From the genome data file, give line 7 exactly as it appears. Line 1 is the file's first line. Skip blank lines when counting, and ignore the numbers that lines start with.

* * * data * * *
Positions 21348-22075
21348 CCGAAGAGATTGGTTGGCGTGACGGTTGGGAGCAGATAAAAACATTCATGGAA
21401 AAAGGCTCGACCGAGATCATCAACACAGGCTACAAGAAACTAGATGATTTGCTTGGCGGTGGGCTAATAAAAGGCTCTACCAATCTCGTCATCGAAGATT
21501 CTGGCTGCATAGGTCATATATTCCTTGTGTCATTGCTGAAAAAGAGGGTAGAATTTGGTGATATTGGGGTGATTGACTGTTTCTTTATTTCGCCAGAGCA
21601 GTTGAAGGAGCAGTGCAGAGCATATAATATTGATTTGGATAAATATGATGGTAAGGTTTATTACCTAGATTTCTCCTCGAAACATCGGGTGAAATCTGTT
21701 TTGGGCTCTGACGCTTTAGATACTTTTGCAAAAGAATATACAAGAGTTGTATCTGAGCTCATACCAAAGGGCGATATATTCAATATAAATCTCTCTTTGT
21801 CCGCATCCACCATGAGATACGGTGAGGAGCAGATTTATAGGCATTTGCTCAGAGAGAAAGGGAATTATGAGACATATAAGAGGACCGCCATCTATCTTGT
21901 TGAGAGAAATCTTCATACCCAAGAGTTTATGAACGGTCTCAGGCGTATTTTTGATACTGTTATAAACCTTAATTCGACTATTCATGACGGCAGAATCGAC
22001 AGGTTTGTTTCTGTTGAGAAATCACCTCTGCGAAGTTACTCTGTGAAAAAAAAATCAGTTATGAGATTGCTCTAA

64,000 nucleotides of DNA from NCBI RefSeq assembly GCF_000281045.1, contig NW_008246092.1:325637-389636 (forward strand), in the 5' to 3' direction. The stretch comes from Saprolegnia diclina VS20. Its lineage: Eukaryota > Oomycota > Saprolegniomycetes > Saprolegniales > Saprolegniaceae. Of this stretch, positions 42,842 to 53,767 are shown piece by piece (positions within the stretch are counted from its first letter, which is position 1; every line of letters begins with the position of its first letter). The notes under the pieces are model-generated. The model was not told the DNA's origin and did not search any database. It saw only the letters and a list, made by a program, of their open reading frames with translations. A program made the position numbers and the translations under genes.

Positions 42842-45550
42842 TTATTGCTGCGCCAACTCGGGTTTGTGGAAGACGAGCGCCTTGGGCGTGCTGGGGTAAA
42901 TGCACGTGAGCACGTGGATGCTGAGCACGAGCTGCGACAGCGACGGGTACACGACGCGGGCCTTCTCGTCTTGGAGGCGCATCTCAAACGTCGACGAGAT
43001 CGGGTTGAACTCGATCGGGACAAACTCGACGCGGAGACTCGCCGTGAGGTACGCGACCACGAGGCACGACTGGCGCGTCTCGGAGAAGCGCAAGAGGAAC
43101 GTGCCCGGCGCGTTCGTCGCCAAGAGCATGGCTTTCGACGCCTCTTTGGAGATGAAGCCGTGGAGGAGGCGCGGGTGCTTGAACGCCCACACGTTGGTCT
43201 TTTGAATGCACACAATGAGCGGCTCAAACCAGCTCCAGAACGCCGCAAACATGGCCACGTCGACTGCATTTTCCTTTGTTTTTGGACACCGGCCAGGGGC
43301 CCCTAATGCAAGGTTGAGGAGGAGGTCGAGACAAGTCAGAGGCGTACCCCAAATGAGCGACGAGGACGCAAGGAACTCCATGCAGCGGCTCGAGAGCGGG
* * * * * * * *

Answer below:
21801 CCGCATCCACCATGAGATACGGTGAGGAGCAGATTTATAGGCATTTGCTCAGAGAGAAAGGGAATTATGAGACATATAAGAGGACCGCCATCTATCTTGT